Famous walls

WITH many thousands of years of rich history, including some periods where countries were less than friendly to each other, it’s little wonder that Europe is the home of some very famous walls.

Hadrian’s Wall, England

Stretching from coast to coast across northern England, Hadrian’s Wall offers plenty of chances for visitors to get up close to the UK’s ancient history. The UNESCO World Heritage Site was built in the second century under Emperor Hadrian and was designed to defend the north-west frontier of the Roman Empire. There are forts, towers, turrets and towns all along the wall, along with museums which display Roman artefacts and give visitors the chance to see what life was like for men, women and children living at the edge of Roman Britain. In all there are twenty specific sites where you can interact with the wall, but travellers wanting to experience more can hike different portions (or all of it). Some of the best spots to visit Hadrian’s Wall are Housesteads, the most complete Roman fort in Britain, and Corbridge, which was a bustling town and supply base for Roman soldiers and civilians.

Walls of Ston, Croatia

Although very similar to the famous walls surrounding nearby Dubrovnik, the walls surrounding Ston and its smaller neighbour Mali Ston are actually far more impressive. Twice as long as Dubrovnik’s walls, the five-kilometre circuit surrounds the two towns completely and make up the longest fortress system in Europe and second longest in the world (after the Great Wall of China). The Walls of Ston were built in the 19th century to protect from the invading Ottoman empire and feature forty defensive towers and a hillside fortress which looms over the town below. The walls range between five and ten metres tall and travellers can hike around the whole fortification for 70 kuna (AU$15). Ston is about 60km or an hour’s drive from Dubrovnik.

The Berlin Wall, Germany

A list of famous walls in Europe wouldn’t be complete without mentioning the Berlin Wall, a momentous symbol of the Cold War. The Berlin Wall was built in 1961 by the Communist government of the German Democratic Republic (East Germany) and divided East Berlin from West Berlin, enclosing all of the part of city belonging to the Allies. Supposedly the wall was designed to keep Western ‘fascists’ from entering East Germany but in reality the wall served to slow the mass defections of citizens from East to West. The wall eventually came down in 1989, though sections of it remain as a memorial. Visitors to Berlin can see the longest surviving section of the wall at the East Side Gallery, as well as visiting Checkpoint Charlie and other key Cold War sites around the city.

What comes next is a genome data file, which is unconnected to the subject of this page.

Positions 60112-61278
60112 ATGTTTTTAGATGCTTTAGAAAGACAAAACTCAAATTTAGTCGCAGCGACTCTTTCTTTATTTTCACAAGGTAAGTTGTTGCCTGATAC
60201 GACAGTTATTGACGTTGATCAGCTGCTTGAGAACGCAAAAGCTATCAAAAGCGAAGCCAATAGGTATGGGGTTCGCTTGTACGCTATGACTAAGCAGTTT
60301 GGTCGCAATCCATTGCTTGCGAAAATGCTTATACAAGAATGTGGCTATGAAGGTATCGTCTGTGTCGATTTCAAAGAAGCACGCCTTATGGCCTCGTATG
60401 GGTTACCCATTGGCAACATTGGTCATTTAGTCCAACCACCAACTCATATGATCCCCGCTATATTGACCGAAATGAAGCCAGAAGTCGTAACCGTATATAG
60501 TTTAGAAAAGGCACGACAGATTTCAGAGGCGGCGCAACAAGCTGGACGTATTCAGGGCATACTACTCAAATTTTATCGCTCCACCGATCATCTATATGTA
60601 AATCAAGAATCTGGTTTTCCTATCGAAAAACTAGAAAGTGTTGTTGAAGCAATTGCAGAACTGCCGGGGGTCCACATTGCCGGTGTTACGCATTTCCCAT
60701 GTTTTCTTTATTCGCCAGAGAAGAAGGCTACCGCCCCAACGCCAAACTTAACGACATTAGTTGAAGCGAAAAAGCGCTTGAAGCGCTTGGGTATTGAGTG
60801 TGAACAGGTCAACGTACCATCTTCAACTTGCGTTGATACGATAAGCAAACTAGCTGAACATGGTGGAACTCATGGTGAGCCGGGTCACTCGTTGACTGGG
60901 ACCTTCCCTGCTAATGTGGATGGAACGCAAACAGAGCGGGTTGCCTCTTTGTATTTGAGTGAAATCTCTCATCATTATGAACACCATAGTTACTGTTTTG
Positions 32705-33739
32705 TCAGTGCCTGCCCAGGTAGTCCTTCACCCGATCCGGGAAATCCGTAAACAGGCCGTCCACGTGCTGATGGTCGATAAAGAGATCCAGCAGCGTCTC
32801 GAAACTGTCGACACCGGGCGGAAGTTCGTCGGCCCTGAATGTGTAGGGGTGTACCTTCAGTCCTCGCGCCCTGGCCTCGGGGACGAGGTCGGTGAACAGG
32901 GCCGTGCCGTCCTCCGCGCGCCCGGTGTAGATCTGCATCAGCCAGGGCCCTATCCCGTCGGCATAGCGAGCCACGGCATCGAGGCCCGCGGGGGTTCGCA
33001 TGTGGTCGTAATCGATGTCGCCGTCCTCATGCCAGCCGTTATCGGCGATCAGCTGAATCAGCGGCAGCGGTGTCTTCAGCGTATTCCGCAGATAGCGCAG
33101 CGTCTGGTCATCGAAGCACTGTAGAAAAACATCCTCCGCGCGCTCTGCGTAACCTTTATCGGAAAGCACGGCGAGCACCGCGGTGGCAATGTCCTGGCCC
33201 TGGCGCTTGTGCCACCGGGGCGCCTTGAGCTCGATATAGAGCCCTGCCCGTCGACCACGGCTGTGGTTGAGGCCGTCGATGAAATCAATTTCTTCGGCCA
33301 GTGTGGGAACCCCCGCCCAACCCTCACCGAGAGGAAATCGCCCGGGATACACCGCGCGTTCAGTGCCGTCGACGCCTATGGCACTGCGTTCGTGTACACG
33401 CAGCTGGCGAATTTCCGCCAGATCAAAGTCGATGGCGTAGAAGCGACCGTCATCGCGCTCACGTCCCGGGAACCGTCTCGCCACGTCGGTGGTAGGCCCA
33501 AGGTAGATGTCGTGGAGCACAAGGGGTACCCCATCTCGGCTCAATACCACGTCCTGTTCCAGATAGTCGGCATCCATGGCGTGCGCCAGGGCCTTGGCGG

The Western Wall, Israel

Built by Herod the Great in 19 BC, the Western Wall was once part of Jerusalem’s Jewish temple which was torn down by the Romans in 70 AD. The wall, also known as the ‘Wailing Wall’ is the most religious site in the world for Jewish people, with thousands from all over the world visiting the wall each year to pray. The limestone wall used to be a lot less visible, but in 1967, archaeologists excavated down, exposing two more levels and cleared an area around it to create the Western Wall Plaza that travellers will see when they visit today. The Western Wall is free to visit, with different sections for men and women to pray at. Visitors can also see more of the site in a tour which explores layers of wall underground.

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